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Have noise impacts been addressed? (Updated 4/17/08)
Yes. Sound barriers are proposed along both sides of the Turnpike from Hilton Park north to approximately 2,000 feet beyond the Dover toll plaza. Structure type and appearance of the barriers have yet to be determined.

Will potential noise impacts to study area residents and businesses resulting from recommended study improvements be assessed and mitigated? (Updated 5/6/09)
Yes, noise impacts under the Build (infrastructure improvement alternatives) conditions were analyzed as part of the EIS.  This analysis deemed four (4) segments of noise walls on the Dover side of the channel exceed a 66-decibel threshold or exceed the no-build condition by 15-decibels.  The Department will conduct meetings with the neighborhoods adjacent to the soundwalls to determine if the neighborhoods support the construction of a soundwall.

How can residents and interested parties stay informed on the project and be notified of future public meetings? (Updated 5/6/09)
The project website contains pertinent project information, including current project status, meeting notes, schedule of upcoming public meetings and contact information. A feedback form and project mailing list subscription is also available to those desiring to offer comments or receive notices via the internet. Additionally, one can contact Keith A. Cota, P.E., Chief Project Manager, directly at the NHDOT (603-271-6675) and request subscription to the project mailing list and receive notices of upcoming public meetings. The abutting property owners within the project limits receive notice of the Public Informational Meetings as they are scheduled.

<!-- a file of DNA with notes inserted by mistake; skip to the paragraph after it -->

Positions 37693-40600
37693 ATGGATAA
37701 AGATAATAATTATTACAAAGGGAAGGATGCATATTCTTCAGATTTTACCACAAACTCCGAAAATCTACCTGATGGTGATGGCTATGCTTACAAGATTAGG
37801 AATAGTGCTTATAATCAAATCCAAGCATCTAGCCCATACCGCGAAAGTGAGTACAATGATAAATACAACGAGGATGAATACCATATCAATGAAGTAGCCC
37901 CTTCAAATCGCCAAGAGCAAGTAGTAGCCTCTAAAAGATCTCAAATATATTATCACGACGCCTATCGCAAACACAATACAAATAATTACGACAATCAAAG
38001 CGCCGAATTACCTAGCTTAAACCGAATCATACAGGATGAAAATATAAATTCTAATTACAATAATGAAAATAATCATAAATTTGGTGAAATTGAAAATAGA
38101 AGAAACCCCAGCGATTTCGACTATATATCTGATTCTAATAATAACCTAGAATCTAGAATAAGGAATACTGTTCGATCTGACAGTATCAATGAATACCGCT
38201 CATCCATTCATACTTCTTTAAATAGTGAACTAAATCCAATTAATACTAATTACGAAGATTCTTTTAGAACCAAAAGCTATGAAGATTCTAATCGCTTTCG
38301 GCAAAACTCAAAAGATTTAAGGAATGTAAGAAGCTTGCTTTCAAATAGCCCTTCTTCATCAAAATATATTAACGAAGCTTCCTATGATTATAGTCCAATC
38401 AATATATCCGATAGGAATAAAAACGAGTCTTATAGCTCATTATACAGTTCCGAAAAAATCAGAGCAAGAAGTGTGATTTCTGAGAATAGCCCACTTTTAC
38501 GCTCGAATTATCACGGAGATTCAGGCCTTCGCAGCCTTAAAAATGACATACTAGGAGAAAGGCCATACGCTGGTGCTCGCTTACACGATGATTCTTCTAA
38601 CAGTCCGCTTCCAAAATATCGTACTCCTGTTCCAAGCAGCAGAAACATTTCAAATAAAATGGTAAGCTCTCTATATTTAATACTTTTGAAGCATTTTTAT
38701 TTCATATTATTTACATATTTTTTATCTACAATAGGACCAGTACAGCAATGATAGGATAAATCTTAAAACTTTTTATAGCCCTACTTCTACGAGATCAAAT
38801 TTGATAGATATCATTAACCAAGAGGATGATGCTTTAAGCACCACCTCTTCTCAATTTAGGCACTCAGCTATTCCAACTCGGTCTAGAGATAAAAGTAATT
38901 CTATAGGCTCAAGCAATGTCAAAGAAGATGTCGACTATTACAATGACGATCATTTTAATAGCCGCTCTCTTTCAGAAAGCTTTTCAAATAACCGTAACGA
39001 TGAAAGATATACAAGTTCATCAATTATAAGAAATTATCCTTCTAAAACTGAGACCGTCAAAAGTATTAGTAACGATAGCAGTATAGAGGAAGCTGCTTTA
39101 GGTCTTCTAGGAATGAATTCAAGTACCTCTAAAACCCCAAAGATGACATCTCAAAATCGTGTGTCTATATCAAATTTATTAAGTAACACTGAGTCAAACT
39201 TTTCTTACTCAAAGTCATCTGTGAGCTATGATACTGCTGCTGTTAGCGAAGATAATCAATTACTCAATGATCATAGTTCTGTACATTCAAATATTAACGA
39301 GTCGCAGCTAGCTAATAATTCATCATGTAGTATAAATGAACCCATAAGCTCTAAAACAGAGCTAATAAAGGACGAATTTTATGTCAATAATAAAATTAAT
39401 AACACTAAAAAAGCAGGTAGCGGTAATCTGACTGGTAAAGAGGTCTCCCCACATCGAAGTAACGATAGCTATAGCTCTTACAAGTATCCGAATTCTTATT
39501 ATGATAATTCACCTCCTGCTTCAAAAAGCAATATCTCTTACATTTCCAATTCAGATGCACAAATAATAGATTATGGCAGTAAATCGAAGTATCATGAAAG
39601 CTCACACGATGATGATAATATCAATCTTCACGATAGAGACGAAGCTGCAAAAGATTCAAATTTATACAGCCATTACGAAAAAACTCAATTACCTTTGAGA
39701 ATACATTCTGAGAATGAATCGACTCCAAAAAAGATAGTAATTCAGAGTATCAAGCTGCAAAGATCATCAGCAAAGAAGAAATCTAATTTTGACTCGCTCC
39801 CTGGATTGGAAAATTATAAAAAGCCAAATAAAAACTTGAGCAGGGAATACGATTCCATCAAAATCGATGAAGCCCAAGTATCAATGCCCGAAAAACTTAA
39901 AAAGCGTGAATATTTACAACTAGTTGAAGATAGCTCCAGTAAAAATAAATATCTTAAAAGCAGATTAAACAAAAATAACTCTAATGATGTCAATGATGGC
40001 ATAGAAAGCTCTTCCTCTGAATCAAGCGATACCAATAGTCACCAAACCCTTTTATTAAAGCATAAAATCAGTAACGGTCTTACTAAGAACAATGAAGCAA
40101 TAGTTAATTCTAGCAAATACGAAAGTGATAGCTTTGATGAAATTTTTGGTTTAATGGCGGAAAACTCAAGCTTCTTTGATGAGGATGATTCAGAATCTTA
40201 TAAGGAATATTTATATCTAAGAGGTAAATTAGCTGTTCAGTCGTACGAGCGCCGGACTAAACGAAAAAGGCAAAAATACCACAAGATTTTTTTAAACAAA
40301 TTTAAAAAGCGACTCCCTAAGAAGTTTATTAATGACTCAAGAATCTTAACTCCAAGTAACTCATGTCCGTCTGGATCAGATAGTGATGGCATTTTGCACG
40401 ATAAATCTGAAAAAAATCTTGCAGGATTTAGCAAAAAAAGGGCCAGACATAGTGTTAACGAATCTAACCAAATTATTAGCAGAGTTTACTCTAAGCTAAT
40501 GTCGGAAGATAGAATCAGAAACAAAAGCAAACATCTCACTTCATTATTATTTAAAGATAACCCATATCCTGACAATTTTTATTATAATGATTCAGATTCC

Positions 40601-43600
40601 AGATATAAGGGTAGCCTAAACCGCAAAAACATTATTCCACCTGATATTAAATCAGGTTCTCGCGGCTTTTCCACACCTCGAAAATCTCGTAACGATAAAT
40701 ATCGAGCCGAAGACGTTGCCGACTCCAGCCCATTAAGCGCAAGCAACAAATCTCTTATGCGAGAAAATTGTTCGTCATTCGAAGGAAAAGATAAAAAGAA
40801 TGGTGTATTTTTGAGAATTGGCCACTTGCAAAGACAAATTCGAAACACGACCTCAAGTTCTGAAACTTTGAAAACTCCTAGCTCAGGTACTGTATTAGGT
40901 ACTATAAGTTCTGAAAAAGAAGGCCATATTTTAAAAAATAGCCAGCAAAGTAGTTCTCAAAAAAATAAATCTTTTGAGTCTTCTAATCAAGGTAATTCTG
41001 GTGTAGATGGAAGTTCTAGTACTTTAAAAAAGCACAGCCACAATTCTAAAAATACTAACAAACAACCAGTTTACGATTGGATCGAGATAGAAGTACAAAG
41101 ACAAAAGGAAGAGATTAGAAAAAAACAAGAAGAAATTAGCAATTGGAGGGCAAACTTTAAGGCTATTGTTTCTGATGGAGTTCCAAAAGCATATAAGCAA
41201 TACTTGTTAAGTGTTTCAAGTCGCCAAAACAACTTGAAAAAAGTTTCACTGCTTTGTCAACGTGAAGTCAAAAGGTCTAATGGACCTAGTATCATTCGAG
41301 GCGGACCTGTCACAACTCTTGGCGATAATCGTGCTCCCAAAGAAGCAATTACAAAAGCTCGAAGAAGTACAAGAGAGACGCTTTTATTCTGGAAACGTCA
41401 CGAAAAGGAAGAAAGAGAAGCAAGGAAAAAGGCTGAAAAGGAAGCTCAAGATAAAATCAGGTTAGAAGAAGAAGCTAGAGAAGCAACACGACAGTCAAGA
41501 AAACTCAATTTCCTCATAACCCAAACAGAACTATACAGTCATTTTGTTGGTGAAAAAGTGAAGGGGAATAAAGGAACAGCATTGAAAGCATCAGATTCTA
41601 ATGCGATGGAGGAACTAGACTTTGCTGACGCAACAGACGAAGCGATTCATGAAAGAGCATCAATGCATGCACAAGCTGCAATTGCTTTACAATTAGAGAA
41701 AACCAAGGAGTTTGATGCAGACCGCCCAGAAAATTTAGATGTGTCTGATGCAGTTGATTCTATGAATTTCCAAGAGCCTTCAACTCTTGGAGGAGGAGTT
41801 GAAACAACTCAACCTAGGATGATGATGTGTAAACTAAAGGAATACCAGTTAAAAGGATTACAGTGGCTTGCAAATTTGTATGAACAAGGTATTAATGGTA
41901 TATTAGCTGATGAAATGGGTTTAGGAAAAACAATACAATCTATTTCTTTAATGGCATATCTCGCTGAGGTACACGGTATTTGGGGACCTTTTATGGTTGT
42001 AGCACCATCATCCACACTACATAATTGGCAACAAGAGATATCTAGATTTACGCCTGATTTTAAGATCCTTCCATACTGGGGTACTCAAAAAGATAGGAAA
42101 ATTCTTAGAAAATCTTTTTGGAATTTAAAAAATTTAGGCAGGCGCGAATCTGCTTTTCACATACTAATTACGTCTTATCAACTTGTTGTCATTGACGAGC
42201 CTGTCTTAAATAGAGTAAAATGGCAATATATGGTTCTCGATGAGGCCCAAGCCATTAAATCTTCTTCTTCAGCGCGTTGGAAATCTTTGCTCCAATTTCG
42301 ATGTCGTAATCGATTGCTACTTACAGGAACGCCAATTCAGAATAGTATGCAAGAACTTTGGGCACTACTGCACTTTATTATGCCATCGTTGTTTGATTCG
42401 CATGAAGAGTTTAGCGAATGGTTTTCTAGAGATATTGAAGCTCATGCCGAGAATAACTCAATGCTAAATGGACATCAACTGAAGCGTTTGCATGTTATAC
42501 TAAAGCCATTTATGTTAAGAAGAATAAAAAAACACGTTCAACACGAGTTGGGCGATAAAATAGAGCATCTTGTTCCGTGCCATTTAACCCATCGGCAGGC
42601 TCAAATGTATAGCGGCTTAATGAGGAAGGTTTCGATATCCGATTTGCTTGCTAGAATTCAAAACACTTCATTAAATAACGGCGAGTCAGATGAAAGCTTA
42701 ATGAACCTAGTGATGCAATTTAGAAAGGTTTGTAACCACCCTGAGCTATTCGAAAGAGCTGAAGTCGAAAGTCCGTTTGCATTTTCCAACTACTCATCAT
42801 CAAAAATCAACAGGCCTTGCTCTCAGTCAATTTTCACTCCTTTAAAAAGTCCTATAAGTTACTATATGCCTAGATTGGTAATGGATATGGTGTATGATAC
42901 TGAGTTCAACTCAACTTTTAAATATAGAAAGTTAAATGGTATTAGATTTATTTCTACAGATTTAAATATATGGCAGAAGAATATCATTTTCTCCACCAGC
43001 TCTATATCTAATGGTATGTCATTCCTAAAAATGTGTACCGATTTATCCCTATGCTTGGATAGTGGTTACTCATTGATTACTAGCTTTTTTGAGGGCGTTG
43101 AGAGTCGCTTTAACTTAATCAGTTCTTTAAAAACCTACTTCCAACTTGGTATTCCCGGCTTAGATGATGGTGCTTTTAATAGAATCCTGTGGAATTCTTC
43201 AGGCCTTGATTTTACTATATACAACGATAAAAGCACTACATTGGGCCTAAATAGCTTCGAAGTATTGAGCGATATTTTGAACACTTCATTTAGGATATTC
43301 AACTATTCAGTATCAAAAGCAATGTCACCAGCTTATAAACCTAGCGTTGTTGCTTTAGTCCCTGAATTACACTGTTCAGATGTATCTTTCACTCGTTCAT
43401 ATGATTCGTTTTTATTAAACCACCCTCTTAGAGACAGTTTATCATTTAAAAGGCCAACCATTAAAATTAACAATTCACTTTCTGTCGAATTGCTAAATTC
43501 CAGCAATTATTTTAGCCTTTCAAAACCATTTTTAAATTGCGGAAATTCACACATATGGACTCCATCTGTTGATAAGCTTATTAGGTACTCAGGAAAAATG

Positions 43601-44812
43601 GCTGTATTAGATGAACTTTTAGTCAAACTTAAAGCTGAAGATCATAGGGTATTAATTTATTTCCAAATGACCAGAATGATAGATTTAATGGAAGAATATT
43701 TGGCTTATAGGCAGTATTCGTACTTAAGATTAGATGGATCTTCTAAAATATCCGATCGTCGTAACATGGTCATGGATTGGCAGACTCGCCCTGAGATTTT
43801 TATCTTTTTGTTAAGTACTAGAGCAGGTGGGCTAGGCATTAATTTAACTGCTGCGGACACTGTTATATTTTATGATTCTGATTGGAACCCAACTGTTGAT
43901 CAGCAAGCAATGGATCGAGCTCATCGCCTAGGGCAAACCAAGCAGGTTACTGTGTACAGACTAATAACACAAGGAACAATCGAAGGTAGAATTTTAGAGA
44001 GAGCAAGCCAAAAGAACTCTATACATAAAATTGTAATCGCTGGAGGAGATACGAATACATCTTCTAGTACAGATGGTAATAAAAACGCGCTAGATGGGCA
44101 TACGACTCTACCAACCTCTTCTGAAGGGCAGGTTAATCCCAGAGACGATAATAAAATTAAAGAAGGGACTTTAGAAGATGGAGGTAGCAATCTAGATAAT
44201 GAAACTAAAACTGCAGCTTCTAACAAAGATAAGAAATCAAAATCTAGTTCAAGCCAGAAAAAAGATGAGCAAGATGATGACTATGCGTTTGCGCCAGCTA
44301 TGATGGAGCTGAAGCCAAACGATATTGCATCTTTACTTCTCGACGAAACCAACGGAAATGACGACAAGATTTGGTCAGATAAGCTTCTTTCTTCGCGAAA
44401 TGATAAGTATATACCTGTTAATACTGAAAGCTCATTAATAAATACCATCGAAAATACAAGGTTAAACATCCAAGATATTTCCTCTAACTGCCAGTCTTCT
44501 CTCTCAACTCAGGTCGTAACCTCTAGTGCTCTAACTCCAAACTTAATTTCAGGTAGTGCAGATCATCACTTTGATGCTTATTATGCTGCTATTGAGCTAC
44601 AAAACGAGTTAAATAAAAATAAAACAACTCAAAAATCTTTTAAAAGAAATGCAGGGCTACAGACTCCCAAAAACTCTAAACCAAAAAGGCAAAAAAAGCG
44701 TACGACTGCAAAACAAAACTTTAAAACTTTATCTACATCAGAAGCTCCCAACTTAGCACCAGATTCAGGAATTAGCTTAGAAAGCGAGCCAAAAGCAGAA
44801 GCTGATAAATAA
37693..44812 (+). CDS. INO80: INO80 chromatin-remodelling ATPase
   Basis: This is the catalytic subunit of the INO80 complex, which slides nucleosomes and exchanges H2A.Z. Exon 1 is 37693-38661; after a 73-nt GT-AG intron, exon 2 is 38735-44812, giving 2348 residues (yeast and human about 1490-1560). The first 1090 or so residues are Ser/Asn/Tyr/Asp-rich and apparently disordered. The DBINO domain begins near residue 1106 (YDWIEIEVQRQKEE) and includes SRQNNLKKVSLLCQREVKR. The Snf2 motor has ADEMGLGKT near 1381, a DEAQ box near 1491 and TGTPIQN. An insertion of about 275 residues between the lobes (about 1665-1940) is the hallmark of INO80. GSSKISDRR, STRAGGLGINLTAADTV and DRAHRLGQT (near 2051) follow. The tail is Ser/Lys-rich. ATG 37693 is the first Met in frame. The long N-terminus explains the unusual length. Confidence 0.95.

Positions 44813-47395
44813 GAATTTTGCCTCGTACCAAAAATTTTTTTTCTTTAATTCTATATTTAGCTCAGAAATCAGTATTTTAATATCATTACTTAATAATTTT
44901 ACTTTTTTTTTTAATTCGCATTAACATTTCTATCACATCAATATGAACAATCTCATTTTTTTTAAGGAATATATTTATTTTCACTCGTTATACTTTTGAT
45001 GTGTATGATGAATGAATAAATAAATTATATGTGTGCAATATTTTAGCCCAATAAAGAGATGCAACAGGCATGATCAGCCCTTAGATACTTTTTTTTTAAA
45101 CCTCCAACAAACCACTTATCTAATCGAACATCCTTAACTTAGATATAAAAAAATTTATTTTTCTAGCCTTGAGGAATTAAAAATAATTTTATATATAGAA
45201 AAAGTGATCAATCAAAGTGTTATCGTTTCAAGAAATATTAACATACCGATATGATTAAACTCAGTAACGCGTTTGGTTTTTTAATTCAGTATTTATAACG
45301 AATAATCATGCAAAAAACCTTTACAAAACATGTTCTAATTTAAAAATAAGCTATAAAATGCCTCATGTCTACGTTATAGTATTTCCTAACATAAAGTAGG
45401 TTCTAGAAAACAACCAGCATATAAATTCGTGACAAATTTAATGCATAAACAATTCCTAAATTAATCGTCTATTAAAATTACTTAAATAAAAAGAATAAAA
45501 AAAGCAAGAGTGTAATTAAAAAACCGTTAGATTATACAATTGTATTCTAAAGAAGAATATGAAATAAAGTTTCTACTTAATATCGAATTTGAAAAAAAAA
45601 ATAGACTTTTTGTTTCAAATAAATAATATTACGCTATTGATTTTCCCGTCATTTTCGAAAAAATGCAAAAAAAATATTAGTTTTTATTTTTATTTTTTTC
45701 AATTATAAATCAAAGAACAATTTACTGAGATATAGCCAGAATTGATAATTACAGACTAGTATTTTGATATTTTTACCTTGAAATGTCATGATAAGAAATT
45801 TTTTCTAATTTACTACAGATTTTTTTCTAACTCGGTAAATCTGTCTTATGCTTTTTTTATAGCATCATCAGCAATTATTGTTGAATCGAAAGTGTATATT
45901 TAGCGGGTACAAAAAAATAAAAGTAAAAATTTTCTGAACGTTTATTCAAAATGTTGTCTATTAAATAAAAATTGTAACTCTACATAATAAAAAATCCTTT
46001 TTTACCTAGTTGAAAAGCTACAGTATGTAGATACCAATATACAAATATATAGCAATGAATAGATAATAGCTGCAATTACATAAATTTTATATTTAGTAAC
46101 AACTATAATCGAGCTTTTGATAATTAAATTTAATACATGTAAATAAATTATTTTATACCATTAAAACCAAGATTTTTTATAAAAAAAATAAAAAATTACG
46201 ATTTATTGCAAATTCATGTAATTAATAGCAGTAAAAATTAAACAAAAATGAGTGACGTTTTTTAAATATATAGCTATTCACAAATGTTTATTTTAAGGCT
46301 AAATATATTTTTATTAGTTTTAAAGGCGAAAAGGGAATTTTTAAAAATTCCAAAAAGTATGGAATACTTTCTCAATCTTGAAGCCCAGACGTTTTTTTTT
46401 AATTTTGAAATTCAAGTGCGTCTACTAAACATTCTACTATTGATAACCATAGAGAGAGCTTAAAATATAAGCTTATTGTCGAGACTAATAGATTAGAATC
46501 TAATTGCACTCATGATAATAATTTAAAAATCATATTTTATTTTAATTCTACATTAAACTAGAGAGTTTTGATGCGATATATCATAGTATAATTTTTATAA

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Why is the project's timeline so long? Why can't construction start sooner than 2010? Why isn't stronger consideration given to advance the project's schedule considering this is a major evacuation route for an incident at the nuclear power plant or other natural or man-made disaster in the seacoast area? Can something be done in the interim to alleviate some of the congestion and safety problems evident in the area? (Updated 5/6/09)